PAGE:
China's Family Ties

By Liu, Melinda; Schafer, Sarah et al. | Newsweek International, October 7, 2002 | Go to article overview

China's Family Ties

Liu, Melinda, Schafer, Sarah, Mooney, Paul, Newsweek International

Clan roots run strong--and deep--in the village of Da Kengkou, in Anhui province. Nine out of ten families in the village are surnamed Hu. A thousand years ago, so legend goes, the Hus erected a clan temple here. A soothsayer, steeped in the art of feng shui, advised the clan to invite a family named Ding to live in their midst; the word ding means "nail," and the Hus needed something to anchor their clan's roots, he said. But some Hu elders were anxious: how could they ensure the Dings wouldn't eventually outnumber the Hus and grab power in the village? The fortuneteller had a solution: he cast a spell over the Dings, ensuring that each generation would have only one surviving son, thus limiting their numbers.

Did it work? A family surnamed Ding has lived in Da Kengkou ever since the spell was cast--and to this day, with just a few exceptions, 24 generations of Dings have had only one surviving male descendant each. The Hus and the Dings get along just fine. "I've never thought of leaving this town," confesses the current patriarch, a retired postal worker named Ding Guanghui. His son, also a postal worker, seems content to stay put as well. That's good news for the Hu clan, which may need stability now more than ever before. The family's most famous descendant happens to be Chinese Vice President Hu Jintao, the man who's been groomed to take over the country's top party and government posts in a momen--tous reshuffle slated to begin next month.

Kinship groups have always been important in China. For one thing, unlike in the West, surnames appear first in Chinese names. Ordinary citizens are still referred to as lao bai xing--literally, "the old 100 surnames." Yet despite all that history--or, more likely, because of it--the Chinese communist regime set about trying to destroy clan affiliations after it came to power in 1949. As Mao Zedong saw it, preoccupation with ancient roots had little place in the new China. Clan patriarchs--who'd accumulated land, wealth, prestige and even private armies in pre-1949 society--were stripped of assets and persecuted for their "bourgeois" inclinations. During the chaotic 1966- 1976 Cultural Revolution, radical Red Guards destroyed clan temples, tortured landlords and burned the precious, hand-bound family genealogies, or jiapu, that many Chinese families had compiled for centuries. For three decades millions of Chinese tried to forget their roots.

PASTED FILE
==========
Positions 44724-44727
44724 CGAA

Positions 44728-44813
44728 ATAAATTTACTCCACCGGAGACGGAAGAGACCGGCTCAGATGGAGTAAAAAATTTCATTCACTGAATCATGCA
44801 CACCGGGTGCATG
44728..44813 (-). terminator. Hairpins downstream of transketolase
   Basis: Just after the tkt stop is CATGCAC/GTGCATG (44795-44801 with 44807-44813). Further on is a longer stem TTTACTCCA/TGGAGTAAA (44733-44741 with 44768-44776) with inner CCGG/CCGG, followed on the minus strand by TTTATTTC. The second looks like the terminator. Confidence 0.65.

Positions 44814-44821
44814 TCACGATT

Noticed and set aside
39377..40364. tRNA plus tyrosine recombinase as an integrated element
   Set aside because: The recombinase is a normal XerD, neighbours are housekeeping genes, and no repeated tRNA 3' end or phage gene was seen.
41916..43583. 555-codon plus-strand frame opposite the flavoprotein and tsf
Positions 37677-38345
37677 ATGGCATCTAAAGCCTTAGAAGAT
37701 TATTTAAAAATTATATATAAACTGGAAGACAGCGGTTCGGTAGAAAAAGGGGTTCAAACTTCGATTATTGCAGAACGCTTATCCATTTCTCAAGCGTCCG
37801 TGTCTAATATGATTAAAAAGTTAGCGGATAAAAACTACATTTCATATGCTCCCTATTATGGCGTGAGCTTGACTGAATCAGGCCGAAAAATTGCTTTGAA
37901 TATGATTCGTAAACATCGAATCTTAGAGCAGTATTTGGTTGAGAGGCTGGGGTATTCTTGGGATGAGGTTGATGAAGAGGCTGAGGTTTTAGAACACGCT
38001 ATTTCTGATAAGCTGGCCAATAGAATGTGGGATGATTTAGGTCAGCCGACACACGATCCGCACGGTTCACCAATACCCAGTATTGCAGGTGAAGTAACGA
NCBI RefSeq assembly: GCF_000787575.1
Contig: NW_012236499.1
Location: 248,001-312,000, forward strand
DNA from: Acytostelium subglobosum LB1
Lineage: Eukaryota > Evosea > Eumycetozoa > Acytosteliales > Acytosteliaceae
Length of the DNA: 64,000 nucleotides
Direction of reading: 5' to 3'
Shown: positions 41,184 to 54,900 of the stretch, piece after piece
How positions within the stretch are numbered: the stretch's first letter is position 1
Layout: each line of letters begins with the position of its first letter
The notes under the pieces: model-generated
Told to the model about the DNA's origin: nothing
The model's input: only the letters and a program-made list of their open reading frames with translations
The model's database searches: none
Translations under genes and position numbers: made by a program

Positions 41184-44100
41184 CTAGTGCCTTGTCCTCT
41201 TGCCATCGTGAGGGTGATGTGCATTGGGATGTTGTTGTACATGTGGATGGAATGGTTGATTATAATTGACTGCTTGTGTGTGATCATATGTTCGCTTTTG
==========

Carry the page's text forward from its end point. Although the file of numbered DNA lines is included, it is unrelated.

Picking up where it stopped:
Not anymore. Family ties are taking over now that the central government has relaxed its grip on rural economies--and Marxism no longer answers the question, What does it mean to be Chinese? Clan power is making a comeback, and kinship ties are back in vogue. Tattered genealogy books are being restored, cataloged and copied onto microfiche and CD-ROMs. Clan temples are being renovated, often with the help of wealthy Overseas Chinese compatriots. Clan elders have once again assumed political influence, especially in southern provinces such as Guangdong, Jiangxi and Hunan. "There's more and more interest in finding one's roots," says Chen Jianhua, head of Shanghai Library's genealogy department, which boasts the world's biggest repository of jiapu. "Many Chinese now seek answers to that very natural question: where did I come from?"

Those who discover a famous descendant, as the Hus have in Da Kengkou, are happy to proclaim--and to promote--the news. It's good for tourism. Two obscure villages--one in Jiangxi province, the other in Anhui-- claim to be the ancestral home of Chinese President Jiang Zemin. (He apparently doesn't know himself, because he's visited both.) The media has dubbed the dispute the "battle of the Jiangs." Residents of the rural village of Baiye (population: 6,000) in Fujian province say that Chen Shui-bian, the president of Taiwan, is a native son, the ninth- generation descendant of a onetime resident. (He has acknowledged being from the area.) The village's Communist Party secretary, Chen Qunhai, has called on Taiwan's leader to relinquish his dreams of independence- -and then to come home. …

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